But these wondrous woodland plants are the plants I tend to sit and learn from, meditate with, employ as teaching tools and use exceedingly sparingly, if ever. In my humble opinion, this is the only ethical and respectful course of action when it comes to our woodland medicinals. I think the same kind of “hands off” policy is called for regarding teaching and writing about these plants as well. Turn off the spotlights, please!
It has been my strict policy over the years to avoid bringing undue attention to our precious woodland medicinals, other than to point them out on an herb walk, discuss their medicinal benefits as well as the challenges they face for survival, and suggest other plants that may have similar properties and actions.
Why write exciting and enticing essays about the stunning medicinal uses of delicate woodland plants that are not commercially grown and available? Plants that we desperately need to survive and do not want to see disappear? Why focus attention on these forest medicines when there are so many others to write and talk about? And why, in the name of the blessed earth, lead the ever-growing numbers of people who are interested in herbs to such delicate, fragile ecosystems and plants? It just doesn’t make sense. In fact, doing so is just how the procession begins; it ends with the same sad ending we’ve seen over and over again; the decline of one precious, irreplaceable plant after the other.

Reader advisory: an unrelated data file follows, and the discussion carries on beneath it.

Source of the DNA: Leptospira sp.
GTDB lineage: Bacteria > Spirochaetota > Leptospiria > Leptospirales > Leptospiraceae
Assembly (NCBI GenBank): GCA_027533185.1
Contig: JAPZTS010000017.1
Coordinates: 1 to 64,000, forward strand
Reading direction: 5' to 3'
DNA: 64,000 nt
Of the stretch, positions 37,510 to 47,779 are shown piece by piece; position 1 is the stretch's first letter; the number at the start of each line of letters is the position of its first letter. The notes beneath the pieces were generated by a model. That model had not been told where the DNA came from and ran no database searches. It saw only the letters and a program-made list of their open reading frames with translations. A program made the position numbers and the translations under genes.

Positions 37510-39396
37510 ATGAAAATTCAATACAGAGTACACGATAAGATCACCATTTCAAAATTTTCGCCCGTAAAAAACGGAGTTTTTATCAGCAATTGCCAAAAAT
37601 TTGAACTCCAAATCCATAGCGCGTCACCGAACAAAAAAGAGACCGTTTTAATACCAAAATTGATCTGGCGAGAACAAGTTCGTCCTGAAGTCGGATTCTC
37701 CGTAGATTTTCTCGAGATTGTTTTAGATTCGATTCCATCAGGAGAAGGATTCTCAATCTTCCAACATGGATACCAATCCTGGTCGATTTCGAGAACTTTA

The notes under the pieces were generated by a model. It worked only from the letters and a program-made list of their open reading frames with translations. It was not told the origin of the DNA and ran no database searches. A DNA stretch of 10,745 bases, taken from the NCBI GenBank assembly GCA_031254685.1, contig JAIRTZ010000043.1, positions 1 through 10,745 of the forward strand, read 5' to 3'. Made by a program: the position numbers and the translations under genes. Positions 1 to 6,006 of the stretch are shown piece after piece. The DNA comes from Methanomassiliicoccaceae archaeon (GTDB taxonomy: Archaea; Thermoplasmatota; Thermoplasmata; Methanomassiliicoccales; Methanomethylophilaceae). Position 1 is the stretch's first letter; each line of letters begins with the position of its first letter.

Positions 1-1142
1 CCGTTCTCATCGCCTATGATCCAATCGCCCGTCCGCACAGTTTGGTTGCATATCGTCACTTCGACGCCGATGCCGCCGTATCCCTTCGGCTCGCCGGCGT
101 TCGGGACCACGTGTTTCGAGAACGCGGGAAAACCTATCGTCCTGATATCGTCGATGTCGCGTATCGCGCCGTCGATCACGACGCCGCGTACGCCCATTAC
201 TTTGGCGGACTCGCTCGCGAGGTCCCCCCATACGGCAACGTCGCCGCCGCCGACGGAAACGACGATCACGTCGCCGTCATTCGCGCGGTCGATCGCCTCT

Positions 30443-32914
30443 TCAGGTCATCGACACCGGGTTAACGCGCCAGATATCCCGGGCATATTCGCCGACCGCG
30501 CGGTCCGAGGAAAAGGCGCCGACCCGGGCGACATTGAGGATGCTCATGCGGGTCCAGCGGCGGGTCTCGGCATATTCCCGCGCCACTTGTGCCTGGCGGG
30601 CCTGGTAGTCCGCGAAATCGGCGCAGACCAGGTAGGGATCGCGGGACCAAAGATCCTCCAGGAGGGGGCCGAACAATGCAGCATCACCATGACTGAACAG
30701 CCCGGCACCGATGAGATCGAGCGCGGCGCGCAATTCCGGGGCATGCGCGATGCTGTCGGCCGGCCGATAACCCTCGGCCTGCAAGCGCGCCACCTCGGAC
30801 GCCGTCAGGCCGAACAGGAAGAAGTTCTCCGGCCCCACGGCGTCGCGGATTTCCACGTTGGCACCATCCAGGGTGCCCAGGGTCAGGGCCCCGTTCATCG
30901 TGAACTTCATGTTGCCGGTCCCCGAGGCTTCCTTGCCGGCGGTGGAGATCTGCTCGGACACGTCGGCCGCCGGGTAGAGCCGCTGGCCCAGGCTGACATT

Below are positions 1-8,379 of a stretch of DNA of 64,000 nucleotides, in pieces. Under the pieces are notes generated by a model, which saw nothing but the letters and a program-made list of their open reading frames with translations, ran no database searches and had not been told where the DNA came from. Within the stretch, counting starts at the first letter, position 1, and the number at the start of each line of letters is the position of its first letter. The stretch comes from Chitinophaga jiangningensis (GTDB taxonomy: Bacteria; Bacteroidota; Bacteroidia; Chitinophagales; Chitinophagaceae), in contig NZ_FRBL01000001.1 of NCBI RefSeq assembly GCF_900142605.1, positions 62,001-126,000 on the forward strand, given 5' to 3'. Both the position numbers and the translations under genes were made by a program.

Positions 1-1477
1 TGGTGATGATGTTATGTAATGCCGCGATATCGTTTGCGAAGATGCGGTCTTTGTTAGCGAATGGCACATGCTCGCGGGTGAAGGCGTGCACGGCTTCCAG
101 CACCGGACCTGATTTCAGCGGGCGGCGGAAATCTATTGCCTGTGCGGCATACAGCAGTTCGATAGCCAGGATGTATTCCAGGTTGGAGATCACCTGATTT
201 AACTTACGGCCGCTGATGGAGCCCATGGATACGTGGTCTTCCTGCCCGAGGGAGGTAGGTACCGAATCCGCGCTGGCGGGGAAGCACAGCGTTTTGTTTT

Just think about what happened to American ginseng, once abundant, plentiful and easily found in forests throughout the Northeast down into Appalachia. Then the word got out. Try to find a wild ginseng root now…it’s a very hard thing to do. The ginseng we have growing in our woods has been deliberately planted there and is being carefully protected. Once in a while, I dig a root or two for medicine. The rest remain to nourish the forest floor, the other plants nearby and to spread eventually, so that at least our little woodland areas will once again be plentiful in this amazing healing plant. But what about all the other plants and forest fungi?